eSchool News has a valuable critique of the assumptions behind the Common Core and it makes reference to Brookings Institution study that punctures the hype around the common core curriculum and similar current educational fads.
The opening part of the eSchool News article:
A new report that tackles a number of hot-button education issues argues that U.S. academic performance might not be as poor as originally thought when compared to other countries—and that the Common Core standards might not have the impact many are hoping.
The 2012 Brown Center Report on American Education is organized into three sections: Common Core State Standards, achievement gaps in the National Assessment of Educational Progress (NAEP), and international test scores and rankings.
In the report, author Tom Loveless, senior fellow at the Brown Center on Education Policy, notes that education has not yet been an important issue in the Republican nomination campaign and “is unlikely to be a prominent issue in the fall general election,” although the report covers topics that will need presidential attention.
The report says educators and policy makers often misinterpret international test scores because of dubious conclusions of causality, rankings, and what Loveless calls the “A+ Country Fallacy.”
The errors are usually committed by advocates of a particular policy position who selectively use data to support an argument, he noted.
For more education reform news, see:
Beyond ‘Superman’: Leading Responsible School Reform
“Dubious causal conclusions” refers to attributing a change in test scores to a particular policy change. The case of Poland is used to illustrate. It accomplished large gains on the PISA reading test. But the theory that tracking reform produced the gains is not supported by the evidence, the report argues.
When it comes to international rankings, Loveless demonstrates how rankings can distort a nation’s relative standing by exaggerating small changes in test scores or the reverse, making large changes appear less significant than they really are.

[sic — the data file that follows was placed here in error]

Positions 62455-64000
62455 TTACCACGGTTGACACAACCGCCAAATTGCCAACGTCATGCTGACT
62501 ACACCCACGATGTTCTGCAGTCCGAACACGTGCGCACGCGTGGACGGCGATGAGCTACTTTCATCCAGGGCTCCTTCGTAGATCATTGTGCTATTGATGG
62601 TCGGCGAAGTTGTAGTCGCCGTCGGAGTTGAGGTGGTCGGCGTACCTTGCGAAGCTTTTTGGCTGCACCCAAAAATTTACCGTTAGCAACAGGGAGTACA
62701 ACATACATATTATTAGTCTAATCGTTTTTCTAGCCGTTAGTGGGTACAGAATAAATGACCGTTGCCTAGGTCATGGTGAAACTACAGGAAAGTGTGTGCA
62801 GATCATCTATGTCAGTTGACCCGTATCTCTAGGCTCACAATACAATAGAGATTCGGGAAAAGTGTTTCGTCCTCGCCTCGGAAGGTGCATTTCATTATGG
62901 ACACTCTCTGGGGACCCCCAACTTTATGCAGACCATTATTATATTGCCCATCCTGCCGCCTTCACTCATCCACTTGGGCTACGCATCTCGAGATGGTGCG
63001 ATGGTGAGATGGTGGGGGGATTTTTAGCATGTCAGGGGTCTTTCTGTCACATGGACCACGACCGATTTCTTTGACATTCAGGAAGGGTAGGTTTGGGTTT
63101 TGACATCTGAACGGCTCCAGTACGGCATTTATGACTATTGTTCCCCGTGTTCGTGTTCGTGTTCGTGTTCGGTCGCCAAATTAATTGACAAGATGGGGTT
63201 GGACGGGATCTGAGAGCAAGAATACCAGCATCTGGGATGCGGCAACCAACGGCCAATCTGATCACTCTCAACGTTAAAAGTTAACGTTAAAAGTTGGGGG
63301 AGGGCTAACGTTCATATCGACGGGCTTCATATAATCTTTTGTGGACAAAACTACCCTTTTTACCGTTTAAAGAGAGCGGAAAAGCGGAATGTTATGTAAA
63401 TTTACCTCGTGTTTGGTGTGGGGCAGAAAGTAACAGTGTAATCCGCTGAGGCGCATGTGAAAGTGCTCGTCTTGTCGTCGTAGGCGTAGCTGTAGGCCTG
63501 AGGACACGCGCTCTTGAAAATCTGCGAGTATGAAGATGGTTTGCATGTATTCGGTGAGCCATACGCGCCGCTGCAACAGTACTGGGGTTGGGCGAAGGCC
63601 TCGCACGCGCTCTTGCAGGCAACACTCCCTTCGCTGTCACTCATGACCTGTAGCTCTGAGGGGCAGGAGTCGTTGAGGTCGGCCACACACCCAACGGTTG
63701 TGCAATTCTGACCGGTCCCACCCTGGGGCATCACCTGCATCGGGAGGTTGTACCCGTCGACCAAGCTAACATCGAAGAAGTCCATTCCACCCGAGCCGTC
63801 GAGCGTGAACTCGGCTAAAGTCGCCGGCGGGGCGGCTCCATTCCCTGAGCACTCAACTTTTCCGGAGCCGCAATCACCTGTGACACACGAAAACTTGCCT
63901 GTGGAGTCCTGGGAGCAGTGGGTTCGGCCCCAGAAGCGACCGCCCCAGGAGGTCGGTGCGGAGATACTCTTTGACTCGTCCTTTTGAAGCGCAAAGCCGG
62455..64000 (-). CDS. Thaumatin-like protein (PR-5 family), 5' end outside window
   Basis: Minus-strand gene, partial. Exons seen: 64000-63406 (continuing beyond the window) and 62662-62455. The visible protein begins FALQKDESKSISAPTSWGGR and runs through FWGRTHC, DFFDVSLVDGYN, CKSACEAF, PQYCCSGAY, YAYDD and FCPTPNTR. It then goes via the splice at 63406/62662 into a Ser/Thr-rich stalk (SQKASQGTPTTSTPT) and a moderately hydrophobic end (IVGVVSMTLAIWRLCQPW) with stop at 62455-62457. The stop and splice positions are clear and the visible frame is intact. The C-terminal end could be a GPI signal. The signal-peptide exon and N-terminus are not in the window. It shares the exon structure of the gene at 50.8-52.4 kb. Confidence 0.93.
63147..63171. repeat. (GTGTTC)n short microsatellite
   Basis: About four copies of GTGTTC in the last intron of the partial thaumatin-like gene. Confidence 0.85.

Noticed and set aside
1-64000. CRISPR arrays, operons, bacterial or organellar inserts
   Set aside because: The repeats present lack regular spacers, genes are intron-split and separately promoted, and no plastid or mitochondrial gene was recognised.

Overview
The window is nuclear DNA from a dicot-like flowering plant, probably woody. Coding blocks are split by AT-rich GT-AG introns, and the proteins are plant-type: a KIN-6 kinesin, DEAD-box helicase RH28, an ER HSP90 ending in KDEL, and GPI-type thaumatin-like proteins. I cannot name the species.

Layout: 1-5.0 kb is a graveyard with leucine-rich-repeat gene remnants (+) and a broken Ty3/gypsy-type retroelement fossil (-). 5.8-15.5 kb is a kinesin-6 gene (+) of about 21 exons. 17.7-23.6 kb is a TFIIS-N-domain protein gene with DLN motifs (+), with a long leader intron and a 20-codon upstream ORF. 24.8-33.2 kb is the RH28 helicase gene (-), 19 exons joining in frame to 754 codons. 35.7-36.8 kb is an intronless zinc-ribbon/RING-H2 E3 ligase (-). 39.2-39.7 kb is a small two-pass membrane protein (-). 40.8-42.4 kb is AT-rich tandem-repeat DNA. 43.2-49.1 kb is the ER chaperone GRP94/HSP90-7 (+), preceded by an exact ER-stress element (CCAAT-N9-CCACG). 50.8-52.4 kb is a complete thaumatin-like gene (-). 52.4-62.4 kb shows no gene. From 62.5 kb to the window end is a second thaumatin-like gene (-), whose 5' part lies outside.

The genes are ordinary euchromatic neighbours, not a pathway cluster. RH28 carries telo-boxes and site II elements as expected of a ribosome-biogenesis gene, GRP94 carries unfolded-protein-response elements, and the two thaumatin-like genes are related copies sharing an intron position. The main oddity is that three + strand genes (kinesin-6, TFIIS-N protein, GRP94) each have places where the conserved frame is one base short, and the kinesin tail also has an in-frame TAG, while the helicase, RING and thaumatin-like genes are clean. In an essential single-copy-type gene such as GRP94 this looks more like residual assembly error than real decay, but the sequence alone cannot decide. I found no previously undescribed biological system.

“Rankings are not equal interval—they differ in various parts of the distribution—so a nation may jump several rankings with a gain that is actually smaller than that of a country whose ranking stays the same,” Loveless notes.
UPDATE: Susan Ohanian has written an important critique on the subservience of educators to the Common Core, endangering libraries:
(Thanks to the Schools Matter blog, "The Common Core: A serious threat to libraries and free voluntary reading," with the tip to the Ohanian critique on what the common core will do to practiced literacy.)
NCTE Allegiance to the Common Core Is Burying Us
[note: National Council of Teachers of English]
NOTE: I tend to be quite tolerant of people holding pedagogies differing from mine: critical, maybe, but tolerant. But the Common Core Curriculum issue isn't about pedagogy. It is about power. Who's in charge? And who's going to lie down and play dead?
My quarrel with various NCTE powerbrokers is not that they and their spouses write textbook series or offer staff development. My quarrel is that they are systematically silencing us, encouraging teachers to accept a systematic de-professionalization. My frustration is with the 99% of NCTE members who allow themselves to be silenced by the 1%.
Wake up, NCTE people. Your dues are paying for your professional destruction.
And if you don't think teachers face a dire emergency, then take a look at the films being shipped out to state departments of education from Hunt Institute Videos. An Albuquerque educator put me on to this, and look what I found for Vermont. You can bet your bippy other states are doing likewise.
In 2009, the Hunt Institute received $5,068,671 from the Bill and Melinda Gates Foundation "to provide state-level policy and communications support to states seeking to rapidly implement the Common Core." In 2011, the Hunt Institute received $500,906 "to create the Hunt Fellows program to develop a strong cadre of state leaders who both care deeply about and have the knowledge and skills to ensure effective policies and practices to support improved educational outcomes." You can see a full list of Hunt Institute partners and collaborators here.
Teachers, ask yourself why NCTE isn't protecting you from David Coleman and his chilling rules for literacy. Kudos to Leslie S. Rush and Lisa Scherff for their editorial in English Education, January 2012. The good news is that they warned readers about Coleman, pointing out that he's offering lessons based on New Criticism tenets hardly suitable to young readers' needs. The bad news is that they failed to give any specific references. Advising readers to do a web search for Coleman is hardly sufficient.
I looked for other NCTE mention of David Coleman. I learned that then-NCTE president Kylene Beers met him. This, too, is woefully insufficient.
That was just the opening. Click here to the get the continuation of Ohanian's piece.